Enjoying a ride around beautiful Brisbane is easy these days, with hundreds of kilometres of well-maintained bikeways along the river, threading through green belts, traversing the wetlands, and hugging the waterfront of the bay and its islands. The council even provides maps you can download. Here are just a few of the rides:
A family-friendly jaunt of around 25km return. On flat, wide concrete paths, it follows Kedron Brook on its journey to the bay, skirting the Nudgee Golf Club (on the site of an old award-winning vineyard), Brisbane Airport and passing under the Gateway Arterial. The track passes through a varied and vast landscape of salt marshes, broad grasslands, mangrove thickets and pools that are home to a wide variety of wading birds. The distant rumble of the highways and of soaring jets only adds to the sense of having stumbled across an exclusive landscape that has escaped the nearby urbanisation.
This park is a delightful lush oasis of fig and gumtree bushland with a wide, easy-grade paved path. Home to koalas, water dragons, bandicoots, wallabies and over 50 species of birds, this secluded and traffic-free reserve makes a great and surprising retreat from the nearby suburbs. The well-shaded path of approximately 1.4km one way winds along pretty creek beds, crisscrossed by quaint wooden bridges and along the way are information plaques and the odd bench for contemplation.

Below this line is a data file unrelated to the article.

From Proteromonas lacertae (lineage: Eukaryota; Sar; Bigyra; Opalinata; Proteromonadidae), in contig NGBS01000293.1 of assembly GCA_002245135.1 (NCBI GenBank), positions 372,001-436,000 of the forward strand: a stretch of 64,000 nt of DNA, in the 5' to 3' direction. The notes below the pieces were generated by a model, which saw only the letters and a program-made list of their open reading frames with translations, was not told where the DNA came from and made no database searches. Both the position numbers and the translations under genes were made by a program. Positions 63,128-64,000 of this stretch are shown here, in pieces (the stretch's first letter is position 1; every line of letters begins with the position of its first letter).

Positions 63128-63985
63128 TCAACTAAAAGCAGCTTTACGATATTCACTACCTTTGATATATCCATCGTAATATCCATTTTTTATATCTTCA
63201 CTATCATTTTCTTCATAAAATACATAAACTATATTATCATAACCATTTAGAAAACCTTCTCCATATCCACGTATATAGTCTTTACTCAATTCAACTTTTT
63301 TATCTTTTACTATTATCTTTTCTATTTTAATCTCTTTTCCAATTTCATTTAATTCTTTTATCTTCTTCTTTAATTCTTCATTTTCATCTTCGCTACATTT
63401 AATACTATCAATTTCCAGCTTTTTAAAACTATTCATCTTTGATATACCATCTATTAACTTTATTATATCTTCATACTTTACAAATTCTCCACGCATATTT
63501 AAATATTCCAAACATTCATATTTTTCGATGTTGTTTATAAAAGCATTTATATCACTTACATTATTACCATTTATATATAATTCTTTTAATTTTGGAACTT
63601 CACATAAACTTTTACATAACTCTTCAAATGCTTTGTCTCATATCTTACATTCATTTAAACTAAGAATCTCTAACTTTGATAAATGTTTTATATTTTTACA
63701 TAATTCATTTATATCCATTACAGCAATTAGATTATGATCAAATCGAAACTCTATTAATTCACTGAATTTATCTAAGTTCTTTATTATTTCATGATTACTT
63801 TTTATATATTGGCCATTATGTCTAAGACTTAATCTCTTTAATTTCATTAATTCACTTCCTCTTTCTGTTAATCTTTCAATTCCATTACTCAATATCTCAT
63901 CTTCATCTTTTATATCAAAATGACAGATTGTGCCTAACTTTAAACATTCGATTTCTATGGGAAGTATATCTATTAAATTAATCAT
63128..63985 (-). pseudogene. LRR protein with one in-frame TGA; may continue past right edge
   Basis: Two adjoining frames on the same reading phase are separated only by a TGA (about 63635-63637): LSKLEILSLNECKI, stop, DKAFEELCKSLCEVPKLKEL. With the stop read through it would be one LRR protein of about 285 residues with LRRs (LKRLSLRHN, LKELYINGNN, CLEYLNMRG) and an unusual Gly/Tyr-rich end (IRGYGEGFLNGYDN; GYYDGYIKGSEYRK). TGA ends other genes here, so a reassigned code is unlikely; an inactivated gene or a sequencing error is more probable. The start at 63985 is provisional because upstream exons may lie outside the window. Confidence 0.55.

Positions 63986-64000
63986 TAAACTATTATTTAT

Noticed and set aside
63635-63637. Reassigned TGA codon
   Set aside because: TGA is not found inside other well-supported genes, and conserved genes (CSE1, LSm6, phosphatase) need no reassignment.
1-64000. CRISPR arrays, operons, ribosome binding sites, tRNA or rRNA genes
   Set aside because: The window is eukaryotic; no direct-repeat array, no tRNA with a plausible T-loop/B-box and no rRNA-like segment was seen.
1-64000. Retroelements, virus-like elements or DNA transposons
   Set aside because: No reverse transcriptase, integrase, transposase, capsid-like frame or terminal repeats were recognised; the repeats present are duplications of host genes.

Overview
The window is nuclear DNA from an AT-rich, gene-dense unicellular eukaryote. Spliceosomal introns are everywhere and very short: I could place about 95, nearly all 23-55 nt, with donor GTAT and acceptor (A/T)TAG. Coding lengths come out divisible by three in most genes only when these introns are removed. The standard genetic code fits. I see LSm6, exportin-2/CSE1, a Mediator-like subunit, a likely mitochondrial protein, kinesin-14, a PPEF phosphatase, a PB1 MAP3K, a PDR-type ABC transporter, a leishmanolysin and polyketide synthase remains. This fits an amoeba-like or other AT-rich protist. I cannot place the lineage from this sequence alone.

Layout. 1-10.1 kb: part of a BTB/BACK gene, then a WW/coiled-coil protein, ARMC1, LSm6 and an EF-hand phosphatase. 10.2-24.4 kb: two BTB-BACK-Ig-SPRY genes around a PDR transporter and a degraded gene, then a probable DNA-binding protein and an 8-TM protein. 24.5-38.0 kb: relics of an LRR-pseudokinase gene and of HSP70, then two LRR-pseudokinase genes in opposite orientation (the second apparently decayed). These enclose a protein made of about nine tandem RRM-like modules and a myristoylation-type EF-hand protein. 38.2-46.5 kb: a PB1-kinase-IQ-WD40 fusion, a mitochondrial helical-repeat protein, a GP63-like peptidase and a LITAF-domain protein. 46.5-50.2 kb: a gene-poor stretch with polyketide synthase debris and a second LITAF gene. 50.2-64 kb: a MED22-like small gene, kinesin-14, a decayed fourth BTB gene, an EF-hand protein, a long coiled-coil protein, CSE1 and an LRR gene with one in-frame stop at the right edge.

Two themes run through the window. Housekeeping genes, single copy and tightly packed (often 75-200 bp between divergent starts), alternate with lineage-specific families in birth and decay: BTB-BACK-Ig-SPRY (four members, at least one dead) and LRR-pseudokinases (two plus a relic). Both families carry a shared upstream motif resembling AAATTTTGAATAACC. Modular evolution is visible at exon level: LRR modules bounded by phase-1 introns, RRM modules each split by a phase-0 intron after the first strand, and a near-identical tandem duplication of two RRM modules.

The leafy riverside trail of around 6km return includes the option for a meander through the ex-convict farm and racecourse that for more than a century has been the splendid New Farm Park, and the old Powerhouse. Today the Powerhouse is an arts hub and Saturday market venue twice a month. From here it passes along Cutters Landing in front of the old sugar refinery apartments before entering the old woolstore precinct of Teneriffe.
A 9km return track, it follows Bulimba Creek all the way from the depths of suburban cul-de-sacs via the back of Carindale Shopping Centre and on to the lush Minnippi Parklands. With the odd gentle slope, the wide concrete path winds through wooded glades, meadows, over little wooden bridges and has an excellent playground as either a starting point for the less experienced/younger riders or a halfway point for others. Bulimba Creek is home to turtles that congregate near the picnic shelters in expectation of food scraps.
Coochie Mudlo Island is one of Moreton Bay’s most secluded and compact sand-fringed islands, relatively untouched by time or tourists. Its enduring exclusivity is helped by there being only one kiosk and a beach resort cafe.
The path around the island is approximately 5km and takes about an hour by bike. More than half of it is paved, the rest on dirt or sand and except for one short jaunt up a steep hill, it is relatively flat.
Click here for more rides and information.